Departments & Centers

Epidemiology and Biostatistics



Graduates with training in epidemiology rank in the top tier of best-paid healthcare workers, according to 2013 job rankings in US News and World Report ( The Bureau of Labor Statistics has predicted employment growth in this field at almost 36% between 2010–2020; exceeding the average for all occupations. Epidemiologists can be found in local, state, and federal government, businesses, especially insurance companies, pharmaceutical companies, and businesses that develop medical devices, hospitals, outpatient care centers, universities, and health foundations. A Master of Public Health (MPH) degree in epidemiology can lead to careers such as:
  • Disease Surveillance Manager
  • Health Data Analyst
  • Epidemiologist
  • Researcher

The graduate with a doctoral degree in epidemiology is prepared for a career as an independent researcher, academician, or practitioner of epidemiology. Graduates from the doctoral program may receive additional research training in postdoctoral positions at a university, research institute or federal research agency, then pursue careers as professors at universities or researchers or executive leaders in places such as the Centers for Disease Control and Prevention, the National Institutes of Health, the World Health Organization, or in the healthcare or pharmaceutical industry.

Environmental Health Student Society

To find out more about Environmental health, consider joining the Environmental Health Student Society at Indiana University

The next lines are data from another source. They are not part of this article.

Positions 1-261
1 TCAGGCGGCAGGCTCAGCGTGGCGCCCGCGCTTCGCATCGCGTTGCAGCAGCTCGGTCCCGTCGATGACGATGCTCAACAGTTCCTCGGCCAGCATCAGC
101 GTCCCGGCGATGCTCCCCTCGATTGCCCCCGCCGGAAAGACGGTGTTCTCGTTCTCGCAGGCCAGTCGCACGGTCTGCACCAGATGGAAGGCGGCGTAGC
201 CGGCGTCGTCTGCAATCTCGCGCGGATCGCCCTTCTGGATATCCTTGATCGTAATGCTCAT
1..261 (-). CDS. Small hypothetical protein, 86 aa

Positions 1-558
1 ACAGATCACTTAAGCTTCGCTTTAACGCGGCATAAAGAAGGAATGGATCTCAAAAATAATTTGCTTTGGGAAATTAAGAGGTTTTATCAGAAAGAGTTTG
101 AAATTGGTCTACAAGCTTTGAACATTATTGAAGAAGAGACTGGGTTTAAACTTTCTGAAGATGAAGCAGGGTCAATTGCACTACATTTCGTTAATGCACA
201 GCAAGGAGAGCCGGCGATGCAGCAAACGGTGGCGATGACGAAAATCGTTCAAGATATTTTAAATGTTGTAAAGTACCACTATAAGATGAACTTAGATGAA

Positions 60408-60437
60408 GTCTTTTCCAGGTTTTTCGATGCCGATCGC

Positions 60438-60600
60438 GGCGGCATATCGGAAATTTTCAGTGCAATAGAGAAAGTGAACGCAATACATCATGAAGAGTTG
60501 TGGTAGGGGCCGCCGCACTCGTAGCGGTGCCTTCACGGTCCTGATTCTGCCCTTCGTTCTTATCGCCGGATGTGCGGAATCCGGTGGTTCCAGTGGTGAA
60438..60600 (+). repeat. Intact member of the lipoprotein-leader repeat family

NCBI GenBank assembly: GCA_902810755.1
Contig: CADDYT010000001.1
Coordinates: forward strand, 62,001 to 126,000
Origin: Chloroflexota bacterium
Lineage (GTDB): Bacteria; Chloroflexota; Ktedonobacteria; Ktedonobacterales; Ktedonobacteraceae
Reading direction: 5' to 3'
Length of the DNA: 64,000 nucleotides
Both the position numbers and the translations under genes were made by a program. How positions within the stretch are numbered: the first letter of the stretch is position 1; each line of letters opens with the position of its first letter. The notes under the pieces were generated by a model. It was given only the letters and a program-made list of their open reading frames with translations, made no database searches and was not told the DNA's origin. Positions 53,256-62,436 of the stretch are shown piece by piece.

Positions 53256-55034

The Environmental Health Student Society seeks to unite all students in Environmental Health, Occupational Health and Safety, and related fields. EHSS aims to promote awareness of environmental health issues and practices in order to facilitate greater understanding of the field of Environmental Health itself, while also enhancing the knowledge and skills of its members within this field. Our overall objective is to help create capable and well-connected Environmental Health professionals, who are ready to address numerous environmental and public health issues we face today.


Graduates with training in biostatistics are needed for development of statistical methodology and analysis and interpretation of data used in biomedical sciences and public health. Biostatisticians are employed throughout the full range of health-related systems, including pharmaceutical and healthcare industry, public health departments, hospitals, insurance and other health administrative entities, and universities. A biostatistician provides strategic and scientific leadership for the statistical analysis of clinical programs and associated clinical trials.  Common job tasks include defininge the data analysis methodologies, directing implementation of methodologies and interpretation of findings, and craft and communicate key messages to internal audiences and selected external audiences. The biostatistician may also interact with regulatory agencies on matters related to the data from clinical programs or trials. The job market in this area is expected to grow 33% from 2021 to 2031 see

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